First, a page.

Our Bulk Buy Lifestyle

I know I’ve written a little bit about the process of moving to Grenada, especially in this recent guest post I wrote called Expat 101: How To Move To A Foreign Country. However, one of the things that I haven’t mentioned is just how many items we bring down here every year.

Essentially, imagine going to your local big box store. You’ll probably grab your favorite brand of coffee, those razors that are on sale, and your go-to cereal. But here in Grenada, we can’t do that. Sure, they have a grocery store, but the items are by and large inconsistent from one week to the next.

So, in order to have everything we want here, we spend a good $500 – $1000 every time we go home on shampoo, deodorant, pens, pencils, folders, coffee, school books, power cords, etc. etc. etc. We literally look like pack rats with 20 lbs. of coffee and 4 bottles of my favorite lotion and seconds and thirds of a dozen of other items just stuffed into 4 bags.

Here’s a quick snapshot of one of our bags from our most recent trip:

Travelling to Grenada

You can see that we also have to buy all our vitamins, laundry detergent, and yes, even dog toys ahead of time. I actually buy Julep, our pup, 3-4 Nyla bones every year. I just keep them in a drawer and give them to her sporadically. We also have to buy her heartworm and tick medication one year in advance. That alone is $200.

It takes some planning, but it’s also just a unique part of this experience. We keep a running list throughout the year of everything we need or are missing. So far, we’ve managed to live without most things, but it sure is nice to have a little something from home when you need it! Still, I have a heart attack every time I look at the total in the checkout line at Target, but I just remind myself that I just bought toothpaste for the whole year!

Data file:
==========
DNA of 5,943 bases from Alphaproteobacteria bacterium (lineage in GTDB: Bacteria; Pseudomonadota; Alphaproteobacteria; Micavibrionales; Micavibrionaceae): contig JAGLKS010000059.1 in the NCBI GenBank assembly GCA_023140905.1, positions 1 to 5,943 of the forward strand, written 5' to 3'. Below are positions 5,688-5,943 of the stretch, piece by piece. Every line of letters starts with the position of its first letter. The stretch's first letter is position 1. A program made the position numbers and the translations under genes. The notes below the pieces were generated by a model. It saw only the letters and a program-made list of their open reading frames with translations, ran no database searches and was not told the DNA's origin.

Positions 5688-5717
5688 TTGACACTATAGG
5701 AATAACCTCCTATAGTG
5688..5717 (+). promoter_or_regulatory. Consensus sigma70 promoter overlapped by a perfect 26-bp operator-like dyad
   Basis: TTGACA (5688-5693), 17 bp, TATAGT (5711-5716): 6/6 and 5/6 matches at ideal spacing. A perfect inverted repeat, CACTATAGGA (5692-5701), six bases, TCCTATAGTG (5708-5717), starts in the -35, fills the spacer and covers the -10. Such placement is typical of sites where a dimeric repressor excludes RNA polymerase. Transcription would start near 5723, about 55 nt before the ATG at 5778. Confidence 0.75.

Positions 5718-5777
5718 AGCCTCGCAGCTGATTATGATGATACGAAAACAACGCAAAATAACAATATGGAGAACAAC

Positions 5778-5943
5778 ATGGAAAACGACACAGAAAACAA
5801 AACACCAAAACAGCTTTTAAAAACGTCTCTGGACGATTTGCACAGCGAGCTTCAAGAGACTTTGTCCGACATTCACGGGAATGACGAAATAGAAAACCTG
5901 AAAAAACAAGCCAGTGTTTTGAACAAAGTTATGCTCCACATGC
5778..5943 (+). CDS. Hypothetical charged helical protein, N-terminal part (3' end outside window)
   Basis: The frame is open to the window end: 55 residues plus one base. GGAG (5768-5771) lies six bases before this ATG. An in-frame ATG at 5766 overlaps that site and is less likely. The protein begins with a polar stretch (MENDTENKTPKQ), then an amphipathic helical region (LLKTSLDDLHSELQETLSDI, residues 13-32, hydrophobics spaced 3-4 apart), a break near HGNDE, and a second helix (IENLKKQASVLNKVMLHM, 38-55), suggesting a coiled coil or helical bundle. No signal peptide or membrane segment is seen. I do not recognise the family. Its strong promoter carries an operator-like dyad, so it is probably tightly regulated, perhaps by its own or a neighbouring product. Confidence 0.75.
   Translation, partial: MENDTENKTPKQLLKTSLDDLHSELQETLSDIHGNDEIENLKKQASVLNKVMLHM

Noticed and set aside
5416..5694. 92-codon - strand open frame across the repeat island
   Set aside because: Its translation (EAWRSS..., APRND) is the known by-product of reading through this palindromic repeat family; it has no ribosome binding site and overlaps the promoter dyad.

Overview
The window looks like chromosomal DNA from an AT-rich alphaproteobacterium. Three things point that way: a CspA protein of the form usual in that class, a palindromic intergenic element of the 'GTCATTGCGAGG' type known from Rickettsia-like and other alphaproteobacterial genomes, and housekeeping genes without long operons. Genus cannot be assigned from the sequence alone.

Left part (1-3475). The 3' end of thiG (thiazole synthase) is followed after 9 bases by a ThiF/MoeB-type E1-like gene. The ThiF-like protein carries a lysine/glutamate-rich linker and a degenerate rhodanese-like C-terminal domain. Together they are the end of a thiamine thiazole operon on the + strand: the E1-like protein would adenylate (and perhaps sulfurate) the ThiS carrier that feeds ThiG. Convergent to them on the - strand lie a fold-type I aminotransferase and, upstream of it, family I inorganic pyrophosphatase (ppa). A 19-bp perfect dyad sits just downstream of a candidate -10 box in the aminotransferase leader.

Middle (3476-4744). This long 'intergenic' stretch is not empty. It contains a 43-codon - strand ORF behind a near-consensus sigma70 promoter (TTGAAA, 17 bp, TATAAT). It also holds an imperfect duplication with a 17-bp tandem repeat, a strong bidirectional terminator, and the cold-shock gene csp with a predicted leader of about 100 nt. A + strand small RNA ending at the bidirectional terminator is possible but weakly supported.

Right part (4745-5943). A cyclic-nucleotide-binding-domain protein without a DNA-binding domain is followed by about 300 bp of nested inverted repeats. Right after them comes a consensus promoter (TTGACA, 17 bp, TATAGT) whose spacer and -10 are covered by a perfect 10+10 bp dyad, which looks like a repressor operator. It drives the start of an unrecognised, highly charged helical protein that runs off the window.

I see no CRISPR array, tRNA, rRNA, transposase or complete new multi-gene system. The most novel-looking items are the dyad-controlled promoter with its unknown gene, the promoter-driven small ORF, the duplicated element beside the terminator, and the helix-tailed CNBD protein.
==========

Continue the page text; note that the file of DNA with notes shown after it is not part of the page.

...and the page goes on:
Do you buy anything in bulk? Even though it’s a good deal, does it make you queasy in the checkout line?

Good Insurance is the Great Stress Reducer

PhysicianRemember when I had the most expensive day ever? It included car trouble and a scary medical issue that landed me in the ER for five hours. Then there were the CT scans and the multiple doctors appointments, etc. Thank goodness for insurance. It only set my family back $600 or so. I am so grateful to have it.

Then, I started to think about the other types of insurance we have, and it really is the ultimate stress reducer. One that was integral for us to get was med evac insurance. Essentially, if we have a serious medical issue here in Grenada, this insurance allows us to immediately be evacuated to Miami.

To take it a step further, when the hubs got into medical school, one of the first things we did was shop for life insurance for him. After all, if my worst nightmare happens and he gets into a terrible accident, what would I do? I’d have $300,000+ in medical school loans to pay without the medical school degree or the physician’s income.

Most people don’t realize how affordable some types of insurance can be. We only pay $22 a month for his life insurance, and in a worst case scenario, it will be there if I need it.

I’m sure that in the future, we will be purchasing many other types of insurance. You can bet that we’ll be heavily researching any company to make sure it has a solid history, like Lloyds of London, which has been around for 300+ years.

Essentially, insurance is one of those things that you hope you never have to use, but you’re so very glad when it’s there.

How many different types of insurance do you have? Has it ever come seriously in handy?

Photo Credit: Flickr Creative Commons